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Increase Emotional Connections to Travellers

Illustration of people sitting around a campfire

Brands that make an emotional connection to their customers have greater success and earn a higher customer lifetime value (LTV) than ones that miss the mark.

But according to research by Skift, the emotional connection with travel brands is significantly lower (1-2% of consumers will buy because of loyalty to the brand) than other sectors, such as electronics (10-30%). I suspect this is because most travel products are purchased through aggregators like OTAs, Google Flights and metasearch engines, which means they are most often differentiated by price and not the quality of their brand.

So what’s the best way for travel brands to create an emotional connection with their customers, and earn higher lifetime value? By understanding and filling the emotional needs of the customer, and building value through storytelling.

But that’s not the topic of this post. Rather, we will explore two ways a brand can create higher lifetime value: filling the emotional needs of customers and prospects, and building value by telling a good story.

First impressions count

A brand makes its first impression on a customer in a split second. The way we feel about something is quickly decided by the rigid and impulsive reptilian brain that controls our functions. Gerald Zaltman, a Harvard Business School professor, once said 95% of our purchasing decisions occur subconsciously, through emotions rather than reasoning. That’s why it’s so critical to make an immediate appeal to the heart of new customers. For travel and hospitality businesses, the first impression happens on OTAs, travel sites, social media, advertising, and the brand website. So the influence of what users see on these channels is inordinately high.

The influence of what you see

The buyer journey has two stages in which they see the travel brand for the first time. First, there’s the exploration phase, where they are looking for inspiration and ideas for travel destinations. Then there’s the planning phase, when they’ve chosen a destination and are now comparing and choosing accommodations. According to research by Skift, three out of four travellers research hotels and destinations online before making a booking. About one in five uses OTAs exclusively, while one in ten turns to hotel websites. But most people use both (about 68%).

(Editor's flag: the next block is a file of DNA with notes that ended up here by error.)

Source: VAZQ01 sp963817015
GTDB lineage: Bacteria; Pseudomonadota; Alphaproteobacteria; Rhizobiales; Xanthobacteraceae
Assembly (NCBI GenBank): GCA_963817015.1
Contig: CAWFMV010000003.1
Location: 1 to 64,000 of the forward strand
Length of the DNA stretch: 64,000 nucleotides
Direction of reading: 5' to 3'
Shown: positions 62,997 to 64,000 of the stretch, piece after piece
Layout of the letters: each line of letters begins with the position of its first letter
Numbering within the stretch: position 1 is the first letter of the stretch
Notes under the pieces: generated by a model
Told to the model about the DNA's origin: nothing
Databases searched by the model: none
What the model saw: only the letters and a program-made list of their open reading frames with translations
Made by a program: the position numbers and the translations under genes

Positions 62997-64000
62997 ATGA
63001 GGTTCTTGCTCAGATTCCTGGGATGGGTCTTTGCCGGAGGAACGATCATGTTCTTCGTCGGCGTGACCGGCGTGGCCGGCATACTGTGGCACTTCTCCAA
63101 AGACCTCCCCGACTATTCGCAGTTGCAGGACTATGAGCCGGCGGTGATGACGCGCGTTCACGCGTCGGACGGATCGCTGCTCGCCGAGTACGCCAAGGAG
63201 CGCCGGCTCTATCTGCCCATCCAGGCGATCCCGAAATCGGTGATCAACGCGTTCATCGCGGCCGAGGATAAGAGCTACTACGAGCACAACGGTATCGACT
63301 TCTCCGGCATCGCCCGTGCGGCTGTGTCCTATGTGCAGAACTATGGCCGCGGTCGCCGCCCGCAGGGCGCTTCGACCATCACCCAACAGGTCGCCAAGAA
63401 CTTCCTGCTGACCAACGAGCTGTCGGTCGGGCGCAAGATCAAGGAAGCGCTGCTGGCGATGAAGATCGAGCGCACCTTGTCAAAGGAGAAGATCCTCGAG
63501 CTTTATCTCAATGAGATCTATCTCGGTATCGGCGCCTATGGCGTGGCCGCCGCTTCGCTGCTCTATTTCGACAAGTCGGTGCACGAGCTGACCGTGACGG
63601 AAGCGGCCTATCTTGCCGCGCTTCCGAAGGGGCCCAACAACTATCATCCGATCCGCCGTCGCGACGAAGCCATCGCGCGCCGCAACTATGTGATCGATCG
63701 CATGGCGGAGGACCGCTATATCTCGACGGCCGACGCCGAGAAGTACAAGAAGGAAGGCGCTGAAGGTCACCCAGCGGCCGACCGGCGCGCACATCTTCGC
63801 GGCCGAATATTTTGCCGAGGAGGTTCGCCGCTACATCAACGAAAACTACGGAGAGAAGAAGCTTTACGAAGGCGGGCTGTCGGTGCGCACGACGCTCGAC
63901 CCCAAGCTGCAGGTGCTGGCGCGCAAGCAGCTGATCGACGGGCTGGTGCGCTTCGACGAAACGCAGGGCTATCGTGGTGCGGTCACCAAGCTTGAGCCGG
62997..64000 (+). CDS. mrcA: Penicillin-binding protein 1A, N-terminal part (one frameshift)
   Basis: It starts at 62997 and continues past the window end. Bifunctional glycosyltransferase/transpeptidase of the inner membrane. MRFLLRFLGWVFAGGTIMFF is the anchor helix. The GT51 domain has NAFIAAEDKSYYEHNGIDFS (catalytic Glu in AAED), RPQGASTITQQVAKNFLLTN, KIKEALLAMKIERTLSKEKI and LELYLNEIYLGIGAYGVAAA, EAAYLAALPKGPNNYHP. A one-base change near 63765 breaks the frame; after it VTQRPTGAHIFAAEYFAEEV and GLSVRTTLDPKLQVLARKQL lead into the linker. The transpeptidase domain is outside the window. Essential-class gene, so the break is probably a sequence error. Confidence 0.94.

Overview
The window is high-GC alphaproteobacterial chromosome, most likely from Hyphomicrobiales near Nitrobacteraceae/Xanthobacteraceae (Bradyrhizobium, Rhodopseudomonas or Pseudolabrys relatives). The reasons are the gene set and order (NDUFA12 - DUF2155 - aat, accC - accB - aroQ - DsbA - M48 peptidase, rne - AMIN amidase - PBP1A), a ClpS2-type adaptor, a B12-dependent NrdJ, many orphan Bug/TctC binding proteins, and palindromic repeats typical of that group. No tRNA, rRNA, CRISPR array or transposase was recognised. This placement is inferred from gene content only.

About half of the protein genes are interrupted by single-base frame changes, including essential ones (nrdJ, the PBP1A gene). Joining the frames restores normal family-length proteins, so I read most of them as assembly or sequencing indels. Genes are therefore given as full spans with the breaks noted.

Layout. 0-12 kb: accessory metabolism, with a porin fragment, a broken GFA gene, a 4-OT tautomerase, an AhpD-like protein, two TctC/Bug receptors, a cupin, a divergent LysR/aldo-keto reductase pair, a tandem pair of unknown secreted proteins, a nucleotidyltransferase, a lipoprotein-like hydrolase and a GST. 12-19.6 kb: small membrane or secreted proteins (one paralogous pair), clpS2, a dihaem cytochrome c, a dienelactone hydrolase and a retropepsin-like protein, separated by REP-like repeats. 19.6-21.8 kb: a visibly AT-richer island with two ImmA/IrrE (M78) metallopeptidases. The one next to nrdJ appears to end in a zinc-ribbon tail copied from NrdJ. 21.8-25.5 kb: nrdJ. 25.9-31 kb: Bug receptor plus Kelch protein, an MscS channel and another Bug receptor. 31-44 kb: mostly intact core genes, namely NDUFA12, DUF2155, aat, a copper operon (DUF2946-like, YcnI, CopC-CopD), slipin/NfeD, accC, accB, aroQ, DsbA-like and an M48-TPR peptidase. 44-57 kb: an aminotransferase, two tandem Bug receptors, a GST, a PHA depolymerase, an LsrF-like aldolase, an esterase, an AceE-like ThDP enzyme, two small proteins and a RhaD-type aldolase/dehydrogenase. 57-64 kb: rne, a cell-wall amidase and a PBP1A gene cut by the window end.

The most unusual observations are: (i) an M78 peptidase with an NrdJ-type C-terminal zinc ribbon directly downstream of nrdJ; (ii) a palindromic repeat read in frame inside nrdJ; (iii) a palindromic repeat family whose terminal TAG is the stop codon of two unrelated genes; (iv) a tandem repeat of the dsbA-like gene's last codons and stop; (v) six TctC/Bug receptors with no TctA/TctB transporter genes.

As you probably know, people don’t navigate hotel websites in a logical way. The do it quickly and haphazardly. They are looking for information as fast as possible while relying on System 1 thinking (fast, automatic and emotional). That’s why websites need to “cut to the chase”, and why the visual elements of a page have an outsized influence on the user’s decision making. Visual content appeals to the emotions of users, and accommodates the quick, instinctive way people navigate websites.

The problem with visual content on OTAs

The image quality of hotel listings on OTAs is typically poor. Users complain about this often, and your experience has likely been poor. I hear anecdotally from hoteliers that they save the best images for the hotel website, to encourage direct bookings. But there are two problems with this approach: One, a user who is going to book on OTA is likely to just pick another hotel if the visual presentation is poor. And two, you lose the benefit of the “billboard effect” from users seeing quality images of your hotel. Expedia commissioned some research that shows that good photography improves engagement on a travel site. So the best chance of making a connection and conversion is to always use the best available images. Bad photos crop up because there is no established protocol for hotels adding images to OTA websites. OTAs may offer suggestions, but without some kind of quality-assurance process in place, this is a pretty haphazard process for most hoteliers.